That is ridiculous. But don’t take my word for it. I ran Robert George’s claims by Shannon Minter, legal director for the National Center for Lesbian Rights and a major player in marriage equality advocacy. Here’s what he said:

Judges across the country have considered the arguments put forward by Professor George and others—that marriage is essentially tied to heterosexual procreation and to the alleged “sexual complementarity” of men and women—and have overwhelmingly concluded that they are not persuasive. In fact, most of those courts have held that such arguments are so tenuous and illogical that they fail even the lowest level of constitutional scrutiny.

 

Rick Santorum Presents Latest 'Religious Persecution' Movie

Two current Religious Right fixations — the “persecution” of American Christians and the need for conservatives to do more to influence the pop culture — have come together in movies like “Persecuted” and “We the People—Under Attack.” The latest entry, “One Generation Away: The Erosion of Religious Liberty,” was screened by Rick Santorum at the Heritage Foundation on Monday night.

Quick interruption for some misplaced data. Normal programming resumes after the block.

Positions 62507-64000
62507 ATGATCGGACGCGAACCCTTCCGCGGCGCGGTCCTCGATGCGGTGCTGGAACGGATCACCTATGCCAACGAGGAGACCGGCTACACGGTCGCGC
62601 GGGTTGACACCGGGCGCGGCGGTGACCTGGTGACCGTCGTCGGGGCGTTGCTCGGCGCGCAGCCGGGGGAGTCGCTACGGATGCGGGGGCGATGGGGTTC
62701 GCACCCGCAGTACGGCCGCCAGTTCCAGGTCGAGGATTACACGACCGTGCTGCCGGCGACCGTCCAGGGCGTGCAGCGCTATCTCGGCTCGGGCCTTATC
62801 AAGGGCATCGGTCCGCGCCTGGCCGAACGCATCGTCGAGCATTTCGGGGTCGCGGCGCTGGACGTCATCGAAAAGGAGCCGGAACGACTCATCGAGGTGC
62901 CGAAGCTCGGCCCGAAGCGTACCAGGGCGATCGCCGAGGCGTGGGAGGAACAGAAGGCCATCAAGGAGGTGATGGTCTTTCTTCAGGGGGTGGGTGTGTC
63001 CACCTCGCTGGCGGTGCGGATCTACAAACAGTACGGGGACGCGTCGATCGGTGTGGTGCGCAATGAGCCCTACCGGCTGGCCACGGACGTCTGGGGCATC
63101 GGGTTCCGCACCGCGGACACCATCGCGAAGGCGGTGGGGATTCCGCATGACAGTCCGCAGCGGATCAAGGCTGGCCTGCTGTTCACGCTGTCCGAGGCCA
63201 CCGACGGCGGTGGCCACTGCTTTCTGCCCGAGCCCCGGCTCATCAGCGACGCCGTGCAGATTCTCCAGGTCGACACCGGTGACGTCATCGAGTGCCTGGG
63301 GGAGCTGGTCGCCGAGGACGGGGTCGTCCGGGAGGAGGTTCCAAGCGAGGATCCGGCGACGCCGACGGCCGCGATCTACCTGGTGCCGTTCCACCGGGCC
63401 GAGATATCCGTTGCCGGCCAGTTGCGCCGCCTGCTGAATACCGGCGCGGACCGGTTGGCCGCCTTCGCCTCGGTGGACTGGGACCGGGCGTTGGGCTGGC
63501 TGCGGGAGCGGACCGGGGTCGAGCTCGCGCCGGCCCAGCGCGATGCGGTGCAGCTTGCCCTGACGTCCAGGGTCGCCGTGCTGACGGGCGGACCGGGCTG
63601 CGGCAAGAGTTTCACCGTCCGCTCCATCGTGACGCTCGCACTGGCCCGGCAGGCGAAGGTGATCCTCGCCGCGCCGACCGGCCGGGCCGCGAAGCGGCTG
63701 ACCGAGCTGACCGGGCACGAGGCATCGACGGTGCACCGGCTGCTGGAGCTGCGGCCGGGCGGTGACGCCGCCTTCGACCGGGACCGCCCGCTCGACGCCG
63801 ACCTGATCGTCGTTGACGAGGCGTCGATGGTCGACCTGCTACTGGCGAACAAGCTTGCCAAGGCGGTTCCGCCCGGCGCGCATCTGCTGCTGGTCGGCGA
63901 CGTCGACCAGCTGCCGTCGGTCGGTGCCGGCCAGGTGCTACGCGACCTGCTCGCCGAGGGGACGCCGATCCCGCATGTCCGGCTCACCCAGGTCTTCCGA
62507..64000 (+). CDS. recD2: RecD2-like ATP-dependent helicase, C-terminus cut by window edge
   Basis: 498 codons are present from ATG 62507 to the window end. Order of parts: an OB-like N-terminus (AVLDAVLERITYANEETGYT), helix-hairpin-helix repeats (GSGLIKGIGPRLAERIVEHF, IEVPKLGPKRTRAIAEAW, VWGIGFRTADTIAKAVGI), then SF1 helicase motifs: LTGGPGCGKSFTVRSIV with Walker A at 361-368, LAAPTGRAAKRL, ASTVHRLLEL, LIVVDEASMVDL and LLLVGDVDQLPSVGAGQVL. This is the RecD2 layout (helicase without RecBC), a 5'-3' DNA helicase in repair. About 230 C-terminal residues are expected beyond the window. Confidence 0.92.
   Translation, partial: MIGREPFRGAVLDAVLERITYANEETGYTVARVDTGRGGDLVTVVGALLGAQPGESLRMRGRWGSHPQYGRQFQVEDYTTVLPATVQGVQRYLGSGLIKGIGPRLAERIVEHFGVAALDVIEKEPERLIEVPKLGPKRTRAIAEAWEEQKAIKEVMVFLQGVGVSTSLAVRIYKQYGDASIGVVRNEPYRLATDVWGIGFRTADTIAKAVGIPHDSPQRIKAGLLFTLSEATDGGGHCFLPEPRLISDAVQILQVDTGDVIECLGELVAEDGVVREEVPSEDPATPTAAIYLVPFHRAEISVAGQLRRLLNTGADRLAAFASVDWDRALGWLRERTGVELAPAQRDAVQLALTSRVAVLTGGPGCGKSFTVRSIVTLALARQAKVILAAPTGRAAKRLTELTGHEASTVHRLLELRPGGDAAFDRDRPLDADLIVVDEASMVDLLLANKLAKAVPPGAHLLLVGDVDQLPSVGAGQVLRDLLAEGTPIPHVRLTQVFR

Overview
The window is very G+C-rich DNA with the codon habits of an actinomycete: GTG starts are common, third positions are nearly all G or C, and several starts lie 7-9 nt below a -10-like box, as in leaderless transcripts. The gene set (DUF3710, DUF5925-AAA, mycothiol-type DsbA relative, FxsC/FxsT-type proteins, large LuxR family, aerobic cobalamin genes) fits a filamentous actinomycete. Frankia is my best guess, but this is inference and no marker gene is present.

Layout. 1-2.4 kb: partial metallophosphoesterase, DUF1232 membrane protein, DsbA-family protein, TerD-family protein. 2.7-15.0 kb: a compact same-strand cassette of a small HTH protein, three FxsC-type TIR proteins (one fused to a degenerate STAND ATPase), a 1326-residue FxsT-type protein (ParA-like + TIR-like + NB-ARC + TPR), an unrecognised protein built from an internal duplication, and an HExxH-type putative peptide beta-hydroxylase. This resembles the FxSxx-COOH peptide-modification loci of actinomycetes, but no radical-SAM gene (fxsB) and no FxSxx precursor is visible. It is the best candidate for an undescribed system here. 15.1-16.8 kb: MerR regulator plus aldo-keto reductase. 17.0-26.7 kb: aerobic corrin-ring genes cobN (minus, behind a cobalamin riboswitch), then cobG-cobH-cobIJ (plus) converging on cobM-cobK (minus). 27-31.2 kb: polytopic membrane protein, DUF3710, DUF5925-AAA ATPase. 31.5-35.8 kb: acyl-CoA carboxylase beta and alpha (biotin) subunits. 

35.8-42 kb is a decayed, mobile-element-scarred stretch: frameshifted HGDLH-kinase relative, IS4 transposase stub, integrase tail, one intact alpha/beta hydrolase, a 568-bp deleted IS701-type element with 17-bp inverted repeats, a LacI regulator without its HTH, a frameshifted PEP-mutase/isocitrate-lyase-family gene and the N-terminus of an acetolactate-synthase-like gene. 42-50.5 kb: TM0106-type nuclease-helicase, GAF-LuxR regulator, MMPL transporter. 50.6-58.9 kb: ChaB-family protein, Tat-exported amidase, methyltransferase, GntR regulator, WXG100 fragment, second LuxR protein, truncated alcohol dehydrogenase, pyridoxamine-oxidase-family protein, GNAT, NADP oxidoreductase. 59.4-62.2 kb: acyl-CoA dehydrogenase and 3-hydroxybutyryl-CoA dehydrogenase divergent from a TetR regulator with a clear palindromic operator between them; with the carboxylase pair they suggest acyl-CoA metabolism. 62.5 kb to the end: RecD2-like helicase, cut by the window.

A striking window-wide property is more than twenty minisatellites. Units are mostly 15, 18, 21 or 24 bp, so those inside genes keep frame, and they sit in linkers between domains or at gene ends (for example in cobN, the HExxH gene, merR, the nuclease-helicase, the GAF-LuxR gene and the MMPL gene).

Santorum said the movie will be released in September. His EchoLight Cinemas is trying to create an alternative to Hollywood distribution channels by building a network of thousands of tech-equipped churches who will sell tickets for "One Generation Away" and other movies. He says the long-term strategy is to bring more people into churches and put the church back at the center of the culture.

"One Generation Away" is described as a documentary, but it’s really a preaching-to-the-choir call to arms for conservative Christians and pastors to get more involved in culture war battles while they still have the freedom to do so. Among the film’s producers are Donald and Tim Wildmon from the American Family Association, which Santorum said is packaging a shorter version of the movie into more of an activist tool.

The title comes from Ronald Reagan – specifically from a speech to the Phoenix Chamber of Commerce in 1961, a time in which Reagan was working with conservatives to rally opposition to Medicare – “socialized medicine”:

Freedom is never more than one generation away from extinction. We didn’t pass it on to our children in the bloodstream. It must be fought for, protected, and handed on for them to do the same, or one day we will spend our sunset years telling our children and our children's children what it was once like in the United States where men were free.